One of the keys to encouraging young people to stay active is understanding why they don’t.
Researchers in our Health and Use of Time group are involved with national and international projects analysing the factors that impact on the opportunities available to children and teenagers, the choices they make, and possible ways to influence those choices.
The big picture will come through the International Study of Childhood Obesity, Lifestyle and the Environment (ISCOLE), a 12-nation survey that focuses on physical activity, diet, the school and home environments, and weight status.
Professor Tim Olds and Dr Carol Maher are the Australian investigators for the study, which is working with 6,000 10-year-old children (plus their parents, teachers and others) from Europe, Africa, the Americas, South-East Asia and the Western Pacific. Data collection has been completed and the amalgamated data sets should be available very soon.
“This is the really dominant paradigm in our area of research at the moment,” Professor Olds said.
“There are lots of different levels impacting on people’s behaviors, from the intrapersonal level to the community level and finally the big environmental level over the top – the built environment and the like. We are trying to capture all of those things.”
An early finding of note is that access to sporting facilities and equipment may not be quite as important as people tend to assume. The highest activity levels among the 12 nations are in developing countries, where equipment may be little more than a ball – if that.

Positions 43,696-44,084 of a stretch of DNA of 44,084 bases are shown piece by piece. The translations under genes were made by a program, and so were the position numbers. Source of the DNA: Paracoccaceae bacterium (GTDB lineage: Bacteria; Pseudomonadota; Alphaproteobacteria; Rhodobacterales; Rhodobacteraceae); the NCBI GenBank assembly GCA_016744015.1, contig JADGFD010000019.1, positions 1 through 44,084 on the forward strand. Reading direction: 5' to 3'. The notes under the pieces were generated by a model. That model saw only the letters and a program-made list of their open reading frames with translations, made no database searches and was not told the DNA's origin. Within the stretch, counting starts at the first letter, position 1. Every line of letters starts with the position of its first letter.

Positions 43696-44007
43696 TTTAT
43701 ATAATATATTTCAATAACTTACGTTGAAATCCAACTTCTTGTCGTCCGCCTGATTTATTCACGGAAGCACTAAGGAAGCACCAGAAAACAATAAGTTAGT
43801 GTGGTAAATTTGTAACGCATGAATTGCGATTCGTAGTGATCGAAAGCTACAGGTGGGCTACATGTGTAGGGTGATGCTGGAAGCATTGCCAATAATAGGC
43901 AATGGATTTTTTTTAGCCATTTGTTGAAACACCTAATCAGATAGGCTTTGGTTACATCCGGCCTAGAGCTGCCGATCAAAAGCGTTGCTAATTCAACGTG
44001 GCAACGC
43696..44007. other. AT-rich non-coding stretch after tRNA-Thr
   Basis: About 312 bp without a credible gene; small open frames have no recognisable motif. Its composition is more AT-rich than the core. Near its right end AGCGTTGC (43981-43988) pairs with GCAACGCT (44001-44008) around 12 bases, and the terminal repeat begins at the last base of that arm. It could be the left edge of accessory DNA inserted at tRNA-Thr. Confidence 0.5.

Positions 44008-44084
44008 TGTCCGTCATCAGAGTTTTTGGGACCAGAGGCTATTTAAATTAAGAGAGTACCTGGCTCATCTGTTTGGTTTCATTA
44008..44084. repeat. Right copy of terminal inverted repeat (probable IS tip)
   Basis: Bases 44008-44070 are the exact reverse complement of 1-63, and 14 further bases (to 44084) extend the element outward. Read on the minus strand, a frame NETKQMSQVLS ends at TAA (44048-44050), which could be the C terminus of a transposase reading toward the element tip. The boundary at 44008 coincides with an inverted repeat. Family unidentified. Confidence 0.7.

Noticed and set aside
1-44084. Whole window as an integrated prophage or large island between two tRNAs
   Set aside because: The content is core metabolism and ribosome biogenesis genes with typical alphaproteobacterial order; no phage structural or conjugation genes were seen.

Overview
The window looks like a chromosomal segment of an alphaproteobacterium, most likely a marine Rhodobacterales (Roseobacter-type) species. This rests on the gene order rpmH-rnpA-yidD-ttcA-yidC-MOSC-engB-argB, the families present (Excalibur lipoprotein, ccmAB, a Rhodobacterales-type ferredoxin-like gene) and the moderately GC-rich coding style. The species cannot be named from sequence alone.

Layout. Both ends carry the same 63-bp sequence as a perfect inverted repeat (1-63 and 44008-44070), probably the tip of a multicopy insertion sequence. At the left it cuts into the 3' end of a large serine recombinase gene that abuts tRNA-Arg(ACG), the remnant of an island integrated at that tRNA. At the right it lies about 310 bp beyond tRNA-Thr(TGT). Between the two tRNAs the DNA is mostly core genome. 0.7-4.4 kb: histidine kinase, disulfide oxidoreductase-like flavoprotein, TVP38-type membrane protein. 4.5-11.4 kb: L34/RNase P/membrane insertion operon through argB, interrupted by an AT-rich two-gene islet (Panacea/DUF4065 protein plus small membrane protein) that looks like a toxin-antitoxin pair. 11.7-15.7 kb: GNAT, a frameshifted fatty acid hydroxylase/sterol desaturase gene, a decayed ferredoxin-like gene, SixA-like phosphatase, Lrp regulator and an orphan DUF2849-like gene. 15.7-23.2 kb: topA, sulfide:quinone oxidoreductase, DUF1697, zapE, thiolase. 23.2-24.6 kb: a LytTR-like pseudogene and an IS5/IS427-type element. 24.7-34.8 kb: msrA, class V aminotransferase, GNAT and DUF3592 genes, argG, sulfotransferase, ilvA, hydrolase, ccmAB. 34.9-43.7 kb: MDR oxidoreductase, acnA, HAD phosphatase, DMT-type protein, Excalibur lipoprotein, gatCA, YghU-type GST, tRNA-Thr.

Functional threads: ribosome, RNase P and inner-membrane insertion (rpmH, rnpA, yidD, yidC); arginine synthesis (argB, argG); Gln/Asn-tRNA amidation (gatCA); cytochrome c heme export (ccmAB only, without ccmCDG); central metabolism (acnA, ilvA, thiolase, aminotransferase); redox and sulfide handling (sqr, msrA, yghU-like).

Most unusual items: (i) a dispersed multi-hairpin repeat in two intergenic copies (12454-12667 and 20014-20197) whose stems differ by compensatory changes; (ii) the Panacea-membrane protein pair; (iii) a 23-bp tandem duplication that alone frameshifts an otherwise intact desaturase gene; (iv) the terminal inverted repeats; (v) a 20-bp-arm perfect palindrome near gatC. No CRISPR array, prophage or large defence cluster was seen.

This has parallels with research Prof Olds, Dr Maher and colleagues carried out in Australia. They found that while children from more affluent families tend to play more sport and get more exercise, it is not necessarily because their schools have better facilities.
“Australian schools actually have good facilities,” Dr Maher said. “Even the poor schools have playgrounds and ovals and usually a policy that encourages physical activity. So that is not the driver. There are other things at play.”
Research suggests one of those things is a mixture of culture and peer pressure – a matter of whether being active is seen to be acceptable, important or even cool.
Dr Maher and colleagues are now exploring whether something very much considered cool – social media – could be an effective and cost-effective recruitment aid.
They are developing a Facebook app (with working title “Get Up Girl”) that will encourage and assist teenage girls to increase their daily activity levels and get fitter.
There are no set goals or exercise regimes: simply the challenge to try to take 10,000 steps a day (a not-inconsequential eight kilometres) as part of their normal day. The model has already been trialled with new mothers, and preliminary results suggest “Adelaide Mums Step It Up” is achieving results.
“Social media offers an opportunity to intervene in a way that's never been possible before,” Dr Maher said. It’s a combination of a mass campaign, which previously would have involved expensive advertising, with a group dynamic that in the past you could only have achieved in a class setting.
“It’s pretty novel. No one else is doing this. There’s been a few other groups who’ve tried to use Facebook to intervene but they have tended to do it more using Facebook as a forum, creating a private group and having people post questions and advice. And to be honest those studies haven’t tended to get very promising results.”
Prof Olds said it was a sad reality that in our modern world physical activity was separate from daily life. It was seen as a choice (often one wrongly associated with effort and expense) and people had to want to choose it.
Much of the work being carried out within the Health and Use of Time group focuses on the transition periods in people’s lives, when they are likely to be more open to make changes and new decisions. Many of those key transitions occur in the childhood and teenage years, as young people move through school.
For more information on the Sansom Institute research activities please visit our webpage.